Minor

Qualification awarded
-
Length of the programme
6 months
ECTS credits
30
Level of qualification
Bachelor
Mode
Full-time
Language
English
School
  • School of Architecture & Built Environment
Locations
  • Groningen

Minor Structural Engineering

Profile of the programme

The programme teaches making the connections between and recognising the mutual dependency of the various building elements below and above ground. Forces and load-bearing work top-down. Stability has a mainly horizontal component. What are the connections between these elements? How are loads distributed and what influence does horizontal stability have on the foundation design?

Using advanced applied mechanics and mathematics, students learn to calculate these connections and dependencies. These calculations are done 'by hand' and using software based on the finite element method (FEM).

Another main subject is the use of materials in civil and architectural engineering constructions. Which materials can be used in which elements? What are the possibilities and impossibilities of the materials used? Why would you construct something in cement but not in steel? Should that construction element be made with cement? Would constructive masonry be better and cheaper?

Students will be encouraged to think in terms of material use by way of lectures on various construction materials, such as prestressed and reinforced concrete constructions, as well as steel constructions and earthworks. The course will also take an in-depth look at steel constructions and foundation engineering. A number of lectures will deal with specialist subjects, such as reinforced masonry and glass in building.

In addition to a theoretical component, the minor also comprises a practical component. This practical component consists of practical and research assignments based on the theoretical component of the minor, taking place at BuildinG, Hanze UAS' living lab, and at the Hanze UAS Centre of Expertise.

BuildinG is a meeting point for 'education, research and entrepreneurship'. Students will use these three core values to resolve research questions and work on practical assignments related to the minor's theory lectures.


Learning outcomes

  • Students are able to calculate normal forces using the finite element method.
  • Students are able to use elasticity theory to calculate strength and stiffness for a non-homogeneous section as well as calculate the second-order distribution of forces.
  • Students are able to use plasticity theory to determine the external distribution of forces for bars and sheets.
  • Students are able to explain the terms 'shear centre' and 'influence line theory', and apply them in a simple structure.
  • Students are able to apply the current Eurocodes to various structural elements and materials.
  • Students are able to perform a structural verification calculation using a finite element software package.
  • Students are able to name the various principles of prestressing and the various prestressing methods, distinguish them, and apply them in statically determinate and indeterminate beams.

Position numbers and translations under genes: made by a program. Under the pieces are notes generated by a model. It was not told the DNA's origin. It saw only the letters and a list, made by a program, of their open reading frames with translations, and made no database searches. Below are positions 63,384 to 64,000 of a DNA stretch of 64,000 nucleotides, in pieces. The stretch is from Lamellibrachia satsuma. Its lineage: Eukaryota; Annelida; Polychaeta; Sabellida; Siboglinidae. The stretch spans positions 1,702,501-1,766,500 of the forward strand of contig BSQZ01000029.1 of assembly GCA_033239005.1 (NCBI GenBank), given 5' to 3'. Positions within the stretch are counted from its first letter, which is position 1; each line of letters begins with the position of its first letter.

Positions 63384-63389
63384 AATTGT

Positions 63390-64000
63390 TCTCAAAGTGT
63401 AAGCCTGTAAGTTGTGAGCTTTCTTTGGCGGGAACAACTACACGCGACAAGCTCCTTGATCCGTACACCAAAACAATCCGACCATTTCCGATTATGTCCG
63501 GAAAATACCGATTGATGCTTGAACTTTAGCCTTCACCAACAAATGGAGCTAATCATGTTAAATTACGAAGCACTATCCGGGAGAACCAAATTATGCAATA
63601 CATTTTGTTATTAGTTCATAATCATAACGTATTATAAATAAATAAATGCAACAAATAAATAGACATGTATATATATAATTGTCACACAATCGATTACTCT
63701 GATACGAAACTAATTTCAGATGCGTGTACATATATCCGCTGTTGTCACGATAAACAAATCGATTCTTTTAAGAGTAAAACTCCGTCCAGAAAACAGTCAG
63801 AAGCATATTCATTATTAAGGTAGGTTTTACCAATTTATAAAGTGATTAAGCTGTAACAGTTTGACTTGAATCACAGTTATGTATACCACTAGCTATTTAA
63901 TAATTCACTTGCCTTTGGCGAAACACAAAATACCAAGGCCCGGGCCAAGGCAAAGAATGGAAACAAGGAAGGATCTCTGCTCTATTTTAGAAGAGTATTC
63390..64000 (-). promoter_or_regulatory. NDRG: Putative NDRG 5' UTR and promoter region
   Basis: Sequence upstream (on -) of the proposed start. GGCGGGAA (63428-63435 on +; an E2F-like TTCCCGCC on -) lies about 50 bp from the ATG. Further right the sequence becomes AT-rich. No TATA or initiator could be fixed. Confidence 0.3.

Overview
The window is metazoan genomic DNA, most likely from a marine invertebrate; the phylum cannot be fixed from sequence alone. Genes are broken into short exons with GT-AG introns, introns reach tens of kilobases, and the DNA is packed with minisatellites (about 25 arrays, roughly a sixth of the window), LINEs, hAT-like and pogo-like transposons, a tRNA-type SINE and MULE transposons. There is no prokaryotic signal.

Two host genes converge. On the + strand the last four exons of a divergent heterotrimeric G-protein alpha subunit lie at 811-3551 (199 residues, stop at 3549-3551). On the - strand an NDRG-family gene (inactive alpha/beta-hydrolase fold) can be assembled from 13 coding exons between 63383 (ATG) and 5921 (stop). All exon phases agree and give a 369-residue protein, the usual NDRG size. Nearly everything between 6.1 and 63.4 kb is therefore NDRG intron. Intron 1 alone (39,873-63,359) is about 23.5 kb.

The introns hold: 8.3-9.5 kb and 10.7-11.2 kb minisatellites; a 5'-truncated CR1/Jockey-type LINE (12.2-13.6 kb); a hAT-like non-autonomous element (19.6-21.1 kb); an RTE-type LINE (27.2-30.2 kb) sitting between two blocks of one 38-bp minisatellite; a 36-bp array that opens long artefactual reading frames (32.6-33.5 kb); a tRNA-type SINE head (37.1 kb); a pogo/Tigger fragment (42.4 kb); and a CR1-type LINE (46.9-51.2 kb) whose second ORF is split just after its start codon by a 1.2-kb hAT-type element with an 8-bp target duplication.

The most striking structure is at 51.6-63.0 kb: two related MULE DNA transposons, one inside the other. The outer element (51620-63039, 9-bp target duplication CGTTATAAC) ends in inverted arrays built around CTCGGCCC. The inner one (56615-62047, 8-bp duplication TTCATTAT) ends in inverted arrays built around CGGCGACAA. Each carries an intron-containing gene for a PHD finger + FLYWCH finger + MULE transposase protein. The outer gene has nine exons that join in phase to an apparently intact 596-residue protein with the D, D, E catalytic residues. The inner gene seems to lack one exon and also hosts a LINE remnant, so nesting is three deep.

• Students are able to calculate the distribution of forces, including prestressing, of statically determinate and indeterminate beams.
  • Students are able to draw the detailing of prestressed beams and apply it to practical situations.
  • Students are able to verify the SLS and ULS for a prestressed beam for both statically determinate and indeterminate beams.
  • Students are able to calculate and verify the overall tilting stability in accordance with the Eurocode for a beam subjected to bending forces.
  • Students are able to calculate and verify the overall buckling and tilting stability for a column subjected to compression and bending forces. Students are able to calculate, verify and detail bolted and welded connections designed as rigid, sprung or hinged connections in accordance with the Eurocode.
  • Students are able to understand, recognise and apply the special 'vibration and fatigue' loads to a beam subjected to bending forces.
  • Students are able to calculate and detail composite floors. Students are able to convert all calculated structural elements into a steel layout drawing in AutoCAD.
  • Students are able to calculate and draw the forces involved as well as the required reinforcement for floors with linear and tapered supports.
  • Students are able to recognise the phenomenon of punching shear, calculate the required forces and reinforcement to prevent punching shear, and draw them in a reinforcement drawing.
  • Students are able to calculate the forces involved for footing and brackets, and convert them into the required reinforcement depicted in a reinforcement drawing.
  • Students are able to calculate the forces involved for wall beams and convert them into the required reinforcement depicted in a reinforcement drawing.
  • Students are able to name the various foundation systems, and determine their application in various surfaces and building systems.
  • Students are able to calculate the load-bearing capacity and determine the stability of a foundation on steel and on piles.
  • Students are able to structurally design, calculate and draw a simple basement and building pit. Students are able to draw a calculated strip or pile foundation in a foundation plan.